Fluid Dynamics and Acoustics Group



Auditory process model (2004-2008)


Psychoacoustic model for sound localisation has been studied in the ISVR for the evaluation of spatial audio systems. Given a pair of signals recorded at (or synthesised for) two ears (binaural signals), the model produces an objective prediction of sound source location, partly based on the known psychological and physiological properties of human hearing system.

1) Peripheral process: acoustic signals arriving at listener's ears are modified in many ways and converted into neural signals in the cochlea, travelling further to different parts of our nervous system including the auditory cortex. From acousto-mechanical measurements and the recordings of neural impulses, transfer functions of the first (peripheral) part of this signal transformation are relatively well known, and can be modelled as a series of linear and non-linear filters.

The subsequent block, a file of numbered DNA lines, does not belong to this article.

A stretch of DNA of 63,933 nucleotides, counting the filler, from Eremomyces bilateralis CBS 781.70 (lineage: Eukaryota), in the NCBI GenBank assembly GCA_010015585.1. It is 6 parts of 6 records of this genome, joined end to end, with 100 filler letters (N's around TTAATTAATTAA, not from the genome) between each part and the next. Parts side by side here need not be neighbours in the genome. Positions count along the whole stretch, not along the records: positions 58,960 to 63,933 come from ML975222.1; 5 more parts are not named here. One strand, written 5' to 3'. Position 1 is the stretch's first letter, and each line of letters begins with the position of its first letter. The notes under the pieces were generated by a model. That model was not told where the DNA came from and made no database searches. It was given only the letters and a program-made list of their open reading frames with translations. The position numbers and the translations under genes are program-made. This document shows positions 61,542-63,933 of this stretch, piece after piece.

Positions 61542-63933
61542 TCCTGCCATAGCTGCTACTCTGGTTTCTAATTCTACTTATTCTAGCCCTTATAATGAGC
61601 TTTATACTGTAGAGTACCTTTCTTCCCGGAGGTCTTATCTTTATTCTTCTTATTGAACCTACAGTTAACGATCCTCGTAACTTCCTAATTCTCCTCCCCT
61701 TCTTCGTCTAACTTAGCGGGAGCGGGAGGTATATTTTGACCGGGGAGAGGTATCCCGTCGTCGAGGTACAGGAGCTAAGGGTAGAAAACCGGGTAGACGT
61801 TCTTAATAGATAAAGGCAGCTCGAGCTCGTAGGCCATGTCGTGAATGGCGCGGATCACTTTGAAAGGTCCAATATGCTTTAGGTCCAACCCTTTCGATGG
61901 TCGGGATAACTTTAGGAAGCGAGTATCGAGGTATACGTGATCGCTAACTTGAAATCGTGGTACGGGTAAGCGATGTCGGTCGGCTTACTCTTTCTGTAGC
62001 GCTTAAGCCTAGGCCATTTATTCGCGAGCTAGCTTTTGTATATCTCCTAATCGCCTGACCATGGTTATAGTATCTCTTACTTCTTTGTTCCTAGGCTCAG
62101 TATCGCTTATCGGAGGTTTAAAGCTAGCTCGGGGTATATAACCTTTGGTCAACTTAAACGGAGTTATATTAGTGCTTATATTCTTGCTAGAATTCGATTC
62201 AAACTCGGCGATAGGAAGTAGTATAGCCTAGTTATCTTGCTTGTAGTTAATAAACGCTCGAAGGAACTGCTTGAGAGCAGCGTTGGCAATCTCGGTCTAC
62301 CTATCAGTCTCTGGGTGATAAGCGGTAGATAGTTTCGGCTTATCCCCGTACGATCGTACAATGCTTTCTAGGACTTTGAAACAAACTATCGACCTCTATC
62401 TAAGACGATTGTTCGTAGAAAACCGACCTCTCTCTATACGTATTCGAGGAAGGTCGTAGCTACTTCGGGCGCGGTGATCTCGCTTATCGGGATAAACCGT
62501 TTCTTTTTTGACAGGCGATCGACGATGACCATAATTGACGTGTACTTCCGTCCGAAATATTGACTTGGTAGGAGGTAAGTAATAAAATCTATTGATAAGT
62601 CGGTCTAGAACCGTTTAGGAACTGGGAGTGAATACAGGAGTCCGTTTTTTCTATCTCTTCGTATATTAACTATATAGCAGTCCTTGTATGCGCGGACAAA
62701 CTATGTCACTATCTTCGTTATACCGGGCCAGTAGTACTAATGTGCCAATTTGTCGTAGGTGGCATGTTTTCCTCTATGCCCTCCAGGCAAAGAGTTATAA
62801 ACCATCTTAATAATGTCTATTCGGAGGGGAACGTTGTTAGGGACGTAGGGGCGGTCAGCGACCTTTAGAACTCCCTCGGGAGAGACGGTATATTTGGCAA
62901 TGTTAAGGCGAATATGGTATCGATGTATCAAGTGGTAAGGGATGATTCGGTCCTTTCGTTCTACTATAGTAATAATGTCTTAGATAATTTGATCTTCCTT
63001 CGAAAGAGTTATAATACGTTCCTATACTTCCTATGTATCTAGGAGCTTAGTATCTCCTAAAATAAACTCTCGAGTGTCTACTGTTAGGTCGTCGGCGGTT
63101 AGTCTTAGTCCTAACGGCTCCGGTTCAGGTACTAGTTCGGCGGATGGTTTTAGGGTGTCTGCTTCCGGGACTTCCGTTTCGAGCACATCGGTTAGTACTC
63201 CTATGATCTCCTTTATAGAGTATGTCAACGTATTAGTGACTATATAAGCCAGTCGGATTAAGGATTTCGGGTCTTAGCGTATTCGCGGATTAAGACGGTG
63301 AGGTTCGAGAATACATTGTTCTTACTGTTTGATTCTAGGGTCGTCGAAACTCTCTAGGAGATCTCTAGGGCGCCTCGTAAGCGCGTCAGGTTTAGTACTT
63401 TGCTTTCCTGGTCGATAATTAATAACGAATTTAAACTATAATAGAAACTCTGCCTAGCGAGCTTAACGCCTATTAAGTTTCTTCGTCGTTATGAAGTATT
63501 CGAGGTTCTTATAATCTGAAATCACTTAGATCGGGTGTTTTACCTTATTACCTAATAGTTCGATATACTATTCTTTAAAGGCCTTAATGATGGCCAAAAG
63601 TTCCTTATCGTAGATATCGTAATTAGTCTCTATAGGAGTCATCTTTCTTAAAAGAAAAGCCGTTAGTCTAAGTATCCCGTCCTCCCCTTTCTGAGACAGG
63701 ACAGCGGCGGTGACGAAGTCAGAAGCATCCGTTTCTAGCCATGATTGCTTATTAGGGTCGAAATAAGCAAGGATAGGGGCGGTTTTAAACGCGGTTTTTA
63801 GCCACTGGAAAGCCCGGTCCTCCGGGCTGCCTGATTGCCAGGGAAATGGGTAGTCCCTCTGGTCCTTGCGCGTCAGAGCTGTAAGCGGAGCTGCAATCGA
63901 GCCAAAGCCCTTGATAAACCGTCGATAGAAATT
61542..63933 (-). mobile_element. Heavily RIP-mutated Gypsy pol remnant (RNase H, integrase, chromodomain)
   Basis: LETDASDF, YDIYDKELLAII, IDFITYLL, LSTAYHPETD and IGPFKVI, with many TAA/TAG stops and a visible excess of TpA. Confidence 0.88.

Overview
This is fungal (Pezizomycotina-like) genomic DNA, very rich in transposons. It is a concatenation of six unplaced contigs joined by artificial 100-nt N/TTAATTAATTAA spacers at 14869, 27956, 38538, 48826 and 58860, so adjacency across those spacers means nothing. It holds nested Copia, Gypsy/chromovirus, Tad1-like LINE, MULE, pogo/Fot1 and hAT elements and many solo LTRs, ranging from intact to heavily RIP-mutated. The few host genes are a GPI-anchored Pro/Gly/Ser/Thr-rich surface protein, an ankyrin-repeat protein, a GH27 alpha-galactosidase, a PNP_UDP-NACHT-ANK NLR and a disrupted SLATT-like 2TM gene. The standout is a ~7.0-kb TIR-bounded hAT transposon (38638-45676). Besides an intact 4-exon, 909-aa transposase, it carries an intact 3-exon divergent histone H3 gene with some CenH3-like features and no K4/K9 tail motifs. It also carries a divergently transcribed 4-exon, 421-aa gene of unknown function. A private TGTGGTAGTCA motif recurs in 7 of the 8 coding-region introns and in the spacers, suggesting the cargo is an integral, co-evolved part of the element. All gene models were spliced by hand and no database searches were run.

2) Binaural process: it is known that these monaural neural signals are combined to produce the percept of sound source locations, but detailed neural processes have yet to be fully revealed. We used a recent model of the binaural process suggested by Breebaart and his colleagues, which obtains patterns of excitation-inhibition (EI) cell activities as the internal representation of source location.

3) Central process: these EI patterns contain information of interaural time and level difference, and a simple pattern-matching technique can be applied as a central process to finally provide an estimate of sound source location in the horizontal plane.

Many localisation and lateralisation listening tests have been carried out in the ISVR, and some of the results were successfully compared to the prediction of our binaural hearing model.